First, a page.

Why “making a game of it” works

Featuring — Game Tech

If I asked you to do a math problem, you would not want to.

If I told you that your D&D character had to sit down and do a math problem in order to disarm the boobytrap (poison needle with -2 to save), you would be happy to do it. It would be fun. In fact, you’d probably want the DM to fill in the details and bring the experience to life. In fact, you’d probably ask him if he had the actual problem so you could work on it in this reality.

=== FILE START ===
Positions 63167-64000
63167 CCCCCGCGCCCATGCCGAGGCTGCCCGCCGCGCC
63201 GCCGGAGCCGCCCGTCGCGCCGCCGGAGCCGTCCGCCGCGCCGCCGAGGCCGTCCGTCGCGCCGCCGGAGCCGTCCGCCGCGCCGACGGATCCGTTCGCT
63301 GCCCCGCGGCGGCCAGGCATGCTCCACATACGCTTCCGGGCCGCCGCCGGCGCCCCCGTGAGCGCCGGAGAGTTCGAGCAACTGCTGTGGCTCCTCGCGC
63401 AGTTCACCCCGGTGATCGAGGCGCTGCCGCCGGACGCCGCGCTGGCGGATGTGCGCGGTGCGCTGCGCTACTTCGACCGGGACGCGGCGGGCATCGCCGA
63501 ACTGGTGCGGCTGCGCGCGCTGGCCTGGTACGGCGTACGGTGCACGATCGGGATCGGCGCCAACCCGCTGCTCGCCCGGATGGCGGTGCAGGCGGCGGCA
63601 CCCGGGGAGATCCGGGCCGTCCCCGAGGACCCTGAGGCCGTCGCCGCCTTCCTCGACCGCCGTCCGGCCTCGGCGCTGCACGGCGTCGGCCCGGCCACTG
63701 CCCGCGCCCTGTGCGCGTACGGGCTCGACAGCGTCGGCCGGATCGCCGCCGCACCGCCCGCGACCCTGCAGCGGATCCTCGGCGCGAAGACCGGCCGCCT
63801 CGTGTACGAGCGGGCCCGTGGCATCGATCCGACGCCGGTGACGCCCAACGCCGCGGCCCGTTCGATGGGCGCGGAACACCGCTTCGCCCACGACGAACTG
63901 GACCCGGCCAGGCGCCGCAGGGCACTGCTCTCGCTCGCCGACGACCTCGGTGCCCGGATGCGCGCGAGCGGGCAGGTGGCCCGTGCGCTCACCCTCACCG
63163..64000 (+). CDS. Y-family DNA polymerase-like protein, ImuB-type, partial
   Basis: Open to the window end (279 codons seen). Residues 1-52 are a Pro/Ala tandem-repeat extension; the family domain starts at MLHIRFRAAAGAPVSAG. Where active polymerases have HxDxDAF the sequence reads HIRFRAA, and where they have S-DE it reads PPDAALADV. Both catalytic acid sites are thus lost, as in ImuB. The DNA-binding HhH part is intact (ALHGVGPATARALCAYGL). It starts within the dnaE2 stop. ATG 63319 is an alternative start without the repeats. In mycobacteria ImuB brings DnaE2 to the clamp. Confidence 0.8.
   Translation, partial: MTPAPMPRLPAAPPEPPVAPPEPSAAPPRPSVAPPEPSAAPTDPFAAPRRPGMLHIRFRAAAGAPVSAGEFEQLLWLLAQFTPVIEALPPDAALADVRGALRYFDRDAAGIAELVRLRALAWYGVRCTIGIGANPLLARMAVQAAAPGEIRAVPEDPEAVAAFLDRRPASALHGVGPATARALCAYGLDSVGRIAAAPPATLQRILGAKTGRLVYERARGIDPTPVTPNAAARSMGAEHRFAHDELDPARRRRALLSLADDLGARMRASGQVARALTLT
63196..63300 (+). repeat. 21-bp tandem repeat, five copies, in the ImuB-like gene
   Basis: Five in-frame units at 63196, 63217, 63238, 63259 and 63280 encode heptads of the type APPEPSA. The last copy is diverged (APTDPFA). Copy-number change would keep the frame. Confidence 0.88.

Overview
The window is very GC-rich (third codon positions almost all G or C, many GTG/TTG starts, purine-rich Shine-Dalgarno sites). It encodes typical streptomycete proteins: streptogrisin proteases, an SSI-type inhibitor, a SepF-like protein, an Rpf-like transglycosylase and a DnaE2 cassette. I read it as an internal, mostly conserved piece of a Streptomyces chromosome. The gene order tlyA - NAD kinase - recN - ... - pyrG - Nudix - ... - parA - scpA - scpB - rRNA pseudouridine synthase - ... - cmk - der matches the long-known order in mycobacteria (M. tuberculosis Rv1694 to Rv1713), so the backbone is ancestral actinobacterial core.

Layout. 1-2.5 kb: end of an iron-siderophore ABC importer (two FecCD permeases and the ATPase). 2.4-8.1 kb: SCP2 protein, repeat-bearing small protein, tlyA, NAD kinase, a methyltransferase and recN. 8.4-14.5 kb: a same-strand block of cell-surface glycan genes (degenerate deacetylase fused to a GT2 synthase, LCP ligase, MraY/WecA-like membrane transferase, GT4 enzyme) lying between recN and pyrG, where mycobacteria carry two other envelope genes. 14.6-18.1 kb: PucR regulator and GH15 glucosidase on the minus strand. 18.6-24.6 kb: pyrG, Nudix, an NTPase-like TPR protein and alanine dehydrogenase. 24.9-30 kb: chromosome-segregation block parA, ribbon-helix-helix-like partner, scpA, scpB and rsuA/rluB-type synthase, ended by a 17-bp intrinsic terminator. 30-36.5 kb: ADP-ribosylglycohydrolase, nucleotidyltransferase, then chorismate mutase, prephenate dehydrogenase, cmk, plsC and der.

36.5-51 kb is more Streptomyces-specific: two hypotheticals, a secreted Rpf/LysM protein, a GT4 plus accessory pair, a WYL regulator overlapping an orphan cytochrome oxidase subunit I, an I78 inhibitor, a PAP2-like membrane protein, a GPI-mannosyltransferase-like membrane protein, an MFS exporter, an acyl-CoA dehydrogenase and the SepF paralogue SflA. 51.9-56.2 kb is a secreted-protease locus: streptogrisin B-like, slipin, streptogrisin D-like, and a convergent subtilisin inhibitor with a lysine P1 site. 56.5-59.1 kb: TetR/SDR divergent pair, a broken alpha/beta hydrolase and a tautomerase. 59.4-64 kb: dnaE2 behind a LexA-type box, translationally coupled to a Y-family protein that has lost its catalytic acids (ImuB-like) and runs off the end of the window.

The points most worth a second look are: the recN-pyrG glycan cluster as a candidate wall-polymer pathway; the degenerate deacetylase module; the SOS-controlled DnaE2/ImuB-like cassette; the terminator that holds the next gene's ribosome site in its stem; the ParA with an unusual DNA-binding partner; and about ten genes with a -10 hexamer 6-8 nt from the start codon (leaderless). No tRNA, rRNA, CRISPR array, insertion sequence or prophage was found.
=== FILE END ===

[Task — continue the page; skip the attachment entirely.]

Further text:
So we have two identical results:

  1. Doing a math problem forced on you by your dad.
  2. Doing the same problem forced on your character by another character inside a game and proxied by your dad, who is DM.

Why is (2) so much more fun than (1)?

If you can figure this out, you can make a lot of money.

Game Tech

See what you are doing right now as something the DM has required of you for a game in your favorite dungeon, with your favorite monsters, playing with your favorite friends.